Hello - here's some more data that might be of interest to you. First of all, I disconnected the battery cable and cleaned the 2 connectors on the Nippon-denso distribution box behind the passenger headlamp, and then I took the car for a morning 30 mile ride - no failures whatsoever. So, I thought I had it. The same day - but in the afternoon when I had the A/C on because it was hotter, the ABS failed fairly often, sometimes when just going straight. Huh?
Today, I measured the car's voltage (via the aux power plug) to see if I could relate a dip in the voltage with the ABS failure - Nope!
This afternoon, I took the car for another long ride with the A/C off - Perfect! Shortly after I switched the A/C on - another failure!
Taking it one step further, I tried driving the car with the A/C off and just the blower on and this produced another series of random, intermittent failures, almost immediately.
So - here's what I think might be happening: The car has 102K on it and during that time either the A/C or the heater was on which means that the blower motor was running, right? While the motor is producing no audible signs of mechanical duress, I noticed that it does drop the system voltage about a volt when it's running, so it does suck up some current.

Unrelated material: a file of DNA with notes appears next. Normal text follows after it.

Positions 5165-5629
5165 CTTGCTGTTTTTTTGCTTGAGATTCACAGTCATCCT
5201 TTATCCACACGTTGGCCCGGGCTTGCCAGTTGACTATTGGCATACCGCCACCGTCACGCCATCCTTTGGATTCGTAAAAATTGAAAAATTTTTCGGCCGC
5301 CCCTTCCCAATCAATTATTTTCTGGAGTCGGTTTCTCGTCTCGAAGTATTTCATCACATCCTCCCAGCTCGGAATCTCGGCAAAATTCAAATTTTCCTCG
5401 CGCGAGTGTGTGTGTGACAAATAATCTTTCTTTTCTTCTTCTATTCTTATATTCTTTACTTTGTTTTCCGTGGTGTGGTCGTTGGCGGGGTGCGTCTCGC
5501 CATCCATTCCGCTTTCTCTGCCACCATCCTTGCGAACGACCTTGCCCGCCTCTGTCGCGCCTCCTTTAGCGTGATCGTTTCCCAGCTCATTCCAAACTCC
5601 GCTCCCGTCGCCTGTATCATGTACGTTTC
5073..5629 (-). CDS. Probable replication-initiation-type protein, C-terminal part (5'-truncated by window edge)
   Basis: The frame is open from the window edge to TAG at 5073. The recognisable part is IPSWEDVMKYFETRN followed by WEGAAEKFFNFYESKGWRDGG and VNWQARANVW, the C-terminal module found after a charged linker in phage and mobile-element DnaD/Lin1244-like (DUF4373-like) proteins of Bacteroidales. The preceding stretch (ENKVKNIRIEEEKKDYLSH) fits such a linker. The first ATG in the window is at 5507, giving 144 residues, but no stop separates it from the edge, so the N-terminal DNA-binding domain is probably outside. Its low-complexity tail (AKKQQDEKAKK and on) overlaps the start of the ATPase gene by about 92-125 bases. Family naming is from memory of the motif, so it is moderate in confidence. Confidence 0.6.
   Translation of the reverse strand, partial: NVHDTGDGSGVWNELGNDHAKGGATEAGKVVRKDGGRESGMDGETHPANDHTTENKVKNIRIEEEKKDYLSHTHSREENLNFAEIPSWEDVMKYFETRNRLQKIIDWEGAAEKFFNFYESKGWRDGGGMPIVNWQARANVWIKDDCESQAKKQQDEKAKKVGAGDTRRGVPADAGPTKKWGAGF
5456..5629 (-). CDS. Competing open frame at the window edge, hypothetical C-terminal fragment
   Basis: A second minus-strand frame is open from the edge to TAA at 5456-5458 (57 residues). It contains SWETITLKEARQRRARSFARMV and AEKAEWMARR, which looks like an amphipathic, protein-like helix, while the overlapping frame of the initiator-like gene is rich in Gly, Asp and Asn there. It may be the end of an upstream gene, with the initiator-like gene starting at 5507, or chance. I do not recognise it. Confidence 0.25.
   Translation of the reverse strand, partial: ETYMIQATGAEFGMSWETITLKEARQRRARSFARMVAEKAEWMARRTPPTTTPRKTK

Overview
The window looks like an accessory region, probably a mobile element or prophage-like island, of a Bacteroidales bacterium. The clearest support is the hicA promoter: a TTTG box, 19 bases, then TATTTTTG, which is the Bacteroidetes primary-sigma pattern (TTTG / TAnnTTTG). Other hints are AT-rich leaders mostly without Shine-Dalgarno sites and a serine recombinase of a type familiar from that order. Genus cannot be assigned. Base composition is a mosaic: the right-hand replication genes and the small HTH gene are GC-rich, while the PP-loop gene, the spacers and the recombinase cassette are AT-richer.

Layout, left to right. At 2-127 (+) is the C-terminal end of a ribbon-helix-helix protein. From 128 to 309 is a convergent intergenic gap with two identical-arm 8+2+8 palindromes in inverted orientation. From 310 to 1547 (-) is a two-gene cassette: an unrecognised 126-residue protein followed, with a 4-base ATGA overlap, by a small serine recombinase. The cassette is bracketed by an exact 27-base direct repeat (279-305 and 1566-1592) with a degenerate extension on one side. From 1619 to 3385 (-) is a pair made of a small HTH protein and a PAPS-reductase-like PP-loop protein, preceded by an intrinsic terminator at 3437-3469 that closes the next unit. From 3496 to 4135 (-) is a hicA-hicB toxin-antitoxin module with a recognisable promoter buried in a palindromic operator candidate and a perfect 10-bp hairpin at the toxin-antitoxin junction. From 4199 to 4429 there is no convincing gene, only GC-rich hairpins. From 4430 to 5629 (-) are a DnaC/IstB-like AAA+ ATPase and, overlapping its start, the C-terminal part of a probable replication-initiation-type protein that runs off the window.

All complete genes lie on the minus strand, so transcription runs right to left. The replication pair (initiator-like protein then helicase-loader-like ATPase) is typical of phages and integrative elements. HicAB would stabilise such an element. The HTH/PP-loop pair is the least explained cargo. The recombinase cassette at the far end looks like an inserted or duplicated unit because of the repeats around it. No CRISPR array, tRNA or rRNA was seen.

The blower motor is a DC unit that has - I would assume - brushes within it, and after 102K miles these brushes may be quite worn.. It's within the realm of possibility that this motor is producing pulse interference (i.e. sparking) on the 12 volt like that feeds it which is also in close proximity to the ABS controller, causing the ABS controller to produce a false diagnostic code.. That's my hypothesis anyway.
So, I'll be ordering a new motor to see if this makes things better, and will keep you posted. I don't have the enthusiasm to run the car with my scope hooked to the running motor. If this works, it's just an academic solution which I'll share with the local dealerships. If not, I'll just keep looking.